Monday, October 30, 2017

Tesla Just Brought Solar to a Hospital in Puerto Rico.  The Rest of the Island Won't Be As Easy.

Tesla solar panels will provide power to a children’s hospital, Hospital del Niño, in Puerto Rico. (Credit: Tesla) Click to Enlarge.
There’s no doubt that the technology to reliably power most of Puerto Rico with distributed renewables exists.

But refashioning Puerto Rico’s grid is not a question of technology.  Rather, the dire state of the territory’s finances poses a significant obstacle to new investment in its energy infrastructure.  Ultimately, building a greener, more resilient, independent grid rests on whether there is enough money and political will to see the vision through.

Puerto Rico’s energy woes predate Maria and go beyond the grid
Though this brutal aftermath of the storm has brought Puerto Rico’s power sector’s weaknesses into sharp relief, it was creaking long before Hurricane Maria struck and even before the island’s financial downturn.

As Vox’s Alexia Fernández Campbell explained, as tax breaks faded, businesses left the island, and so did workers and utility customers, eating into the revenue of Puerto Rico Electric Power Authority, the unregulated utility monopoly.

The utility spiraled in debt and barely kept up with maintaining the power grid, let alone modernizing Puerto Rico’s energy system, as outlined in a 2016 assessment commissioned by the Puerto Rico Energy Commission.

“PREPA’s fundamental infrastructure is in jeopardy due to a lack of funding and significant workforce reductions,” according to the report.  “PREPA’s generation, transmission, and distribution systems are falling apart and reliability is suffering.”

Judith Enck, who until January ran EPA’s Region II, which includes Puerto Rico, said the utility also failed to make upgrades when times were good, content with its monopoly status.

“This predated the financial collapse in Puerto Rico.  The fundamental problem is PREPA,” Enck said.  “I met regularly with the utility in Puerto Rico and encouraged them to invest in energy efficiency and renewables, but there was tremendous resistance.”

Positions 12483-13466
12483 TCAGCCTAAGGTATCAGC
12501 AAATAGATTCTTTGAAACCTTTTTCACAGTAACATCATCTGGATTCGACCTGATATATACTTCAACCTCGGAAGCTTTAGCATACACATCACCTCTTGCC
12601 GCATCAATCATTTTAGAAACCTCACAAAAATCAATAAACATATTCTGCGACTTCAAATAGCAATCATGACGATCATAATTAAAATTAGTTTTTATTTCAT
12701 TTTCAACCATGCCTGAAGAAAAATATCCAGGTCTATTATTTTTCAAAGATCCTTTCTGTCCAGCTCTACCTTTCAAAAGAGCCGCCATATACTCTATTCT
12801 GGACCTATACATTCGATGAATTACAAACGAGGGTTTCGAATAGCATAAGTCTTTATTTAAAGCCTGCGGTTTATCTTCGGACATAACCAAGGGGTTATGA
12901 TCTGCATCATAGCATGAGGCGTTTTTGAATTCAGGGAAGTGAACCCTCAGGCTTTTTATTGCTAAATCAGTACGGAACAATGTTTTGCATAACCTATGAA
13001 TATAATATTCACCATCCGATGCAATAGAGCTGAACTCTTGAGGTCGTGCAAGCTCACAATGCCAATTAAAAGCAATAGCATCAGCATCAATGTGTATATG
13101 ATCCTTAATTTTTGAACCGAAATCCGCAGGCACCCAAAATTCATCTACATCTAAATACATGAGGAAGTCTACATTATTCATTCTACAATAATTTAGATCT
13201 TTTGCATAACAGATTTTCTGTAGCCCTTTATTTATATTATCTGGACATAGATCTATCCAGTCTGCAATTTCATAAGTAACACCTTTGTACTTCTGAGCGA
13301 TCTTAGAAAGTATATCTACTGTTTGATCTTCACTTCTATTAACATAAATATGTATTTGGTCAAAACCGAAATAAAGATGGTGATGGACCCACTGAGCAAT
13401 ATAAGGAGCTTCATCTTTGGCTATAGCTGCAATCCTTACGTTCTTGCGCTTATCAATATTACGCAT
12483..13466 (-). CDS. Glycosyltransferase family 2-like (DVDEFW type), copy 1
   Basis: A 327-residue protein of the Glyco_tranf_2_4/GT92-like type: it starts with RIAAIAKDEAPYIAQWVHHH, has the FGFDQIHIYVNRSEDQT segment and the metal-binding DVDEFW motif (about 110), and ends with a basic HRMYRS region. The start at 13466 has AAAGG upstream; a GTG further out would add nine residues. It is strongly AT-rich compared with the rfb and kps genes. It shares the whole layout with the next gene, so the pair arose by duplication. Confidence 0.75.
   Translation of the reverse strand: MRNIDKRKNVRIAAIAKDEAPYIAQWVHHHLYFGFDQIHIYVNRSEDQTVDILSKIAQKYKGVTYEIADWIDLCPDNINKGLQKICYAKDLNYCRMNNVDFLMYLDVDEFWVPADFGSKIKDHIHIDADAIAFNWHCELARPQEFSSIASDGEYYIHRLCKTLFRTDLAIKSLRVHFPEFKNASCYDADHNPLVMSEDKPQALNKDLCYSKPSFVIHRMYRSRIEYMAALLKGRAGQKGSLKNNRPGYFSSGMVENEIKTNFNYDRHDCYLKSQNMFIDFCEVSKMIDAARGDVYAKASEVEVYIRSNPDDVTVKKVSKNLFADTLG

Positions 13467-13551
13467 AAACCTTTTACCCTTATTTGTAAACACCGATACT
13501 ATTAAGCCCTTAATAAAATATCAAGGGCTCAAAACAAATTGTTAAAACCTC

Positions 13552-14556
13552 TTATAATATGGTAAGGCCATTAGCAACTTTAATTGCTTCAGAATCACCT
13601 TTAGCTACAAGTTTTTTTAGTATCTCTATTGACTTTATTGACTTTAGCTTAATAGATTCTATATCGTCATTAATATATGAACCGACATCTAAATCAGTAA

Despite ample wind and sun, some of the highest electricity prices in the country, and the steep cost decline in renewable energy technologies, Puerto Rico has fallen far behind other US regions in renewable energy investment, forming barely 2 percent of its generation mix.
Yet to many people outside the island, the destruction to such a beleaguered power system appears to be an opportunity to rebuild better and cleaner.  “The only silver lining, if there is one, is that they have an opportunity to completely change how they generate and distribute electricity on the island,” said Enck.
And shifting away from big, centralized power plants and large power grids toward smaller distributed systems does confer some advantages when it comes to standing up to storms and rebuilding after.
Revamping the grid will cost Puerto Rico dearly.  And no one seems to have a plan to pay for it.
Battery-backed microgrids are predicted to attract $22.3 billion in investment over the next 10 years, spurred in part by the outages after recent storms.

But switching to a distributed grid dominated by renewables and energy storage systems won’t make Puerto Rico invincible to storms, and they also introduce their own problems.

The biggest issue is cost.

“We can build power systems that are almost 100 percent reliable but they are not going to be cost-effective,” said Schneider.
The Trump administration has also shown a questionable commitment to recovery in Puerto Rico, with the president threatening on October 12 to withdraw FEMA and military responders.  But Trump also broached forgiving Puerto Rico’s debt.

That means the default solution — rebuilding the island’s electrical grid the way it was — may end up becoming the likeliest scenario.

For now, the US Army Corps of Engineers is concentrating its power restoration work across four fronts: providing emergency power, getting existing power plants up to speed, rebuilding power transmission lines, and repairing distribution systems.

Read more at Tesla Just Brought Solar to a Hospital in Puerto Rico.  The Rest of the Island Won't Be As Easy.

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